'In a class alone?' Let that be a lesson to you, Luigi Boeri!

THIS JUST IN ...

June 12, 1995|By DAN RODRICKS

I have good news and bad news from yesterday's boccie tournament at the St. Anthony Festival in Little Italy. First the bad news: My partner and I blew a 6-1 lead (we only needed 7 points to win) in the second round and got the hook. Basically, we choked. But here's the good news: We beat Luigi Boeri, the self-proclaimed Numero Uno Boccie Man of Little Italy. We knocked Boeri off in the first round, and for one brief shining moment victory smelled as strong as a double espresso.

If you remember Luigi Boeri -- he was all over this column last Wednesday -- you understand why this little win was so very nice. "Luigi Boeri is a superstar, in a class alone!" Luigi Boeri proclaimed. "I don't need a partner to win the whole thing. I am at a level where any partner can only harm me."

But Luigi Boeri stooped for a partner. He chose Tony Sansone, rated third in Little Italy. What chance did I have against such men?

From a field of more than 20 candidates who were solicited through this column, I chose as my partner a Rosedale guy named Ermanno D'Amico, who was recommended by his son-in-law, Frank Filmore. "You'll love my father-in-law," Filmore said. "He's from Italy, he throws a mean boccie and don't tell him I told you this, but he cheats."

Thus tempted, I went with D'Amico, who I found to be a quiet, serious, focused (and totally honest) over-50 boccie player, the best kind. He wore a tank top with the Italian tricolor. He threw some beautiful boccie, too. We upset Luigi Boeri and Tony Sansone.

The defeat shattered Luigi Boeri. He shook my hand and walked off into the crowd. I call that poetic justice.

By 2 o'clock, a nice crowd had developed in the sun-baked Little Italy boccie arena. Men and women, young and old and in the middle, sat on the benches under two shade trees. The St. Anthony Festival was a happening this year. I spotted numerous young urban professionals, all of them stylishly dressed and sporting fashionable dark glasses, moving up and down Stiles ++ Street, sampling the food and wine. I spoke to several people from the deep Baltimore burbs, too. Many of them had come to see what this boccie was all about. I had to explain that it's not a new game, nor is it a recently popular game. In fact, it's a simple, old game, and it's always been popular among European immigrants and their descendants.

Boccie is played with eight balls -- four red, four green -- about the size of duckpin balls and a smaller target ball called the

pallino. Players from each side try to throw balls near the target or knock away their opponents' balls. It is played in sunken, wood-sided courts; the ones in Little Italy are about 80 feet long. No one in the old neighborhood plays boccie on grass. "If you play boccie on grass, you no play boccie," says Joe Scalia, president of the Little Italy Boccie Rollers Association.

Scalia and Dom DeFelice were the winners yesterday. They beat me and D'Amico in the second round, then went on to take the grand prize. They'll be defending champs at the next tournament, in August, at the St. Gabriel Festival. I'm going to practice all summer. I'm sure we've not heard the end of Luigi Boeri.

A declasse act

"See you in the ratings" was how Tim Watts, one of Baltimore's best radio personalities, signed off on a letter to the New York company that bounced him out of V-103, his roost for most of the last 17 years. The new owner of The V is Granum Communications Inc. and, according to Watts, one of the first things the company did was drop him as midmorning deejay -- in shabby fashion, too. "My contract was going to expire, but I didn't pressure anyone," Watts says. "It was a new company, so I decided to give them some space." Finally, in the last week of May, Watts asked about his new contract. "I was told in the most nonchalant way that they were not going to renew it, and to hand over my keys," Watts says. "I went to V-103 when I was 25, stayed until 1985, and took time off and went to California. I thought I was going to be a stand-up comic. I came back in '86 and they hired me again, first doing the afternoons, then midmornings." In his farewell letter to Granum, Watts writes: "I wish I could have ended my stay at the station on a better note. I wanted to leave the same way I spent my years there, with a little class." Watts, 42, bounced right back. In fact, he didn't miss a payday. Cathy Hughes, the owner of the Radio One group of stations, hired him to host the morning show on WWIN-FM (95.9). He's on from 5 til 9. Good for Tim. See you on the radio.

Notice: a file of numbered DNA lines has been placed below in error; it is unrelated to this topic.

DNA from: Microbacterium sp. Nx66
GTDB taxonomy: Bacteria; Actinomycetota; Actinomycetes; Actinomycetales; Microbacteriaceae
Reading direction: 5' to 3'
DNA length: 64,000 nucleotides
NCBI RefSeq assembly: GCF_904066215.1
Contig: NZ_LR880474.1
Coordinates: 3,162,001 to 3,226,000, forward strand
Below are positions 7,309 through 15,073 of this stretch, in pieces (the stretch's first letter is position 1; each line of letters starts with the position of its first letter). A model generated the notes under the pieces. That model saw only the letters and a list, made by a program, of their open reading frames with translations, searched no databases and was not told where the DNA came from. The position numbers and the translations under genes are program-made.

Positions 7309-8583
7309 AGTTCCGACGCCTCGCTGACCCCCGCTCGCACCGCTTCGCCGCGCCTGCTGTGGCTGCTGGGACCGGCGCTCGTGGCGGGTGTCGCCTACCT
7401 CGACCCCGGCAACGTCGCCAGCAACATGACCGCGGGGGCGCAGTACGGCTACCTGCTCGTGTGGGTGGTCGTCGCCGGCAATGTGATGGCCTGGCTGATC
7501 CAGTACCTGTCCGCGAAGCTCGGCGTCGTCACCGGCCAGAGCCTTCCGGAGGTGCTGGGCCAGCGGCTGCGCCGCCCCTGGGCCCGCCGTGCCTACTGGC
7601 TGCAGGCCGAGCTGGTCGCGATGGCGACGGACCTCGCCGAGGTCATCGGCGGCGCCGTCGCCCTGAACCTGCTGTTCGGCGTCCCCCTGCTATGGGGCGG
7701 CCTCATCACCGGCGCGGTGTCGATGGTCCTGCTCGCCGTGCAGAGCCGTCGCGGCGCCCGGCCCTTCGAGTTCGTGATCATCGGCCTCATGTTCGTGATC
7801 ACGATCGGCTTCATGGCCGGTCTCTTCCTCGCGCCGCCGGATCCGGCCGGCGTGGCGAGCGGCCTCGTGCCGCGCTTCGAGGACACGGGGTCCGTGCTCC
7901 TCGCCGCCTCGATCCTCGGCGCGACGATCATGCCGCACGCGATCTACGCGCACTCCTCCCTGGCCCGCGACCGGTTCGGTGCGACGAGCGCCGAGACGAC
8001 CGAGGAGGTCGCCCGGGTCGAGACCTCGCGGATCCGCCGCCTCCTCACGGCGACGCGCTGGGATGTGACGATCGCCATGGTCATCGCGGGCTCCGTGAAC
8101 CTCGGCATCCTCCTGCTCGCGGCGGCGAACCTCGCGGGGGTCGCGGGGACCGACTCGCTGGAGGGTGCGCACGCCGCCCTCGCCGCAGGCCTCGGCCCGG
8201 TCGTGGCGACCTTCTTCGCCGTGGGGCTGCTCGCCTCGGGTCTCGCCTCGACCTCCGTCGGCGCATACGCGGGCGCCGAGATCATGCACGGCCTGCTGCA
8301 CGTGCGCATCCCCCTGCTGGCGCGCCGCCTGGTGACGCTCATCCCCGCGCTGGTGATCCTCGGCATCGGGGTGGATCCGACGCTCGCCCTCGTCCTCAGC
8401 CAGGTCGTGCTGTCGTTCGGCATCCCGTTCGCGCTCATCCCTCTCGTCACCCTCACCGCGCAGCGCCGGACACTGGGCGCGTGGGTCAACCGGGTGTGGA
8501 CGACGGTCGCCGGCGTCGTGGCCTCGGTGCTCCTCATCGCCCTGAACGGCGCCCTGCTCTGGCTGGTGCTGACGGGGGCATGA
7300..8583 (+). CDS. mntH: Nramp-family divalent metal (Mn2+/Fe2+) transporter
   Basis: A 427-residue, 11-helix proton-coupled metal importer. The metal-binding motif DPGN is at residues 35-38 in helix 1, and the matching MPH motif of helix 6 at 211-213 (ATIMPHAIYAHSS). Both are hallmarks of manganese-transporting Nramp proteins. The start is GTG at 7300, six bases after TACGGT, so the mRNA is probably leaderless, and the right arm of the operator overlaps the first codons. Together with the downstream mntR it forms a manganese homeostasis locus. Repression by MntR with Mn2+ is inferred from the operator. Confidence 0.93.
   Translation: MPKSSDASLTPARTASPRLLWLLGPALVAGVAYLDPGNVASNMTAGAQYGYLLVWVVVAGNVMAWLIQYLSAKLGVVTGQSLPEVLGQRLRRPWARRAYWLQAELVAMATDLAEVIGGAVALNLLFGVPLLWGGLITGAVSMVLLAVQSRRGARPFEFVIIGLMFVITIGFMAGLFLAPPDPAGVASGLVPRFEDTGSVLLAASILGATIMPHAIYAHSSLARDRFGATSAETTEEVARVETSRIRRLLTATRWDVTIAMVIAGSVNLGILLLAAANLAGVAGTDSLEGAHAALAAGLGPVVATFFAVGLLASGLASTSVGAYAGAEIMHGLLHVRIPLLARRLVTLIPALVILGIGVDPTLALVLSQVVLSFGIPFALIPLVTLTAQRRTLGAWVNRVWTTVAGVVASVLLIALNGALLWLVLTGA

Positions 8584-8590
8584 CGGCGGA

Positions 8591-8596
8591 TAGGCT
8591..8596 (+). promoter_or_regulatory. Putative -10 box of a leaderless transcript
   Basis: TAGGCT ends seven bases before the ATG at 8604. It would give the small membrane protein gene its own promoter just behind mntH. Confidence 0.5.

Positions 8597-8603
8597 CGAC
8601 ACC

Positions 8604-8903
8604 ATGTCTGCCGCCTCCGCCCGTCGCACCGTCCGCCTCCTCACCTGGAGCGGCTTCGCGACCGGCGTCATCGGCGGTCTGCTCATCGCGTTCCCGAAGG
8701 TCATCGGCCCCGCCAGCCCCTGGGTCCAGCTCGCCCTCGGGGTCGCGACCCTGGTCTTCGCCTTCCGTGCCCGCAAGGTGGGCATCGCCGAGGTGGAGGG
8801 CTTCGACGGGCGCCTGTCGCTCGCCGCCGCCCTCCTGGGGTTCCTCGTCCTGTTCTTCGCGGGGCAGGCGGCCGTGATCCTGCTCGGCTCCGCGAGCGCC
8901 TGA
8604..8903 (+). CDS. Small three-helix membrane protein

Cold hands, warm hearts

Notes from small-town Maryland:

At a recent meeting, Carroll County Commissioner W. Benjamin Brown thanked Union Bridge Mayor Perry L. Jones for organizing an outstanding Memorial Day observance. Union Bridge has few leisure activities to offer its nearly 1,000 residents. The only restaurant is a carryout. Shopping is limited to the new grocery store and the Gun Celler. So, a Memorial Day parade naturally draws a large crowd. "I will say you have more children per capita in your town than any other," said Brown. Replied Jones: "It's cold in Union Bridge, people have to keep warm somehow."

Warm all over?

Observed the other night about 9:30 at Homewood Field: A guy doing a few laps on the track wearing nothing but shoes and an athletic supporter. Last seen running up University Parkway toward Roland Avenue. Not a pretty picture.

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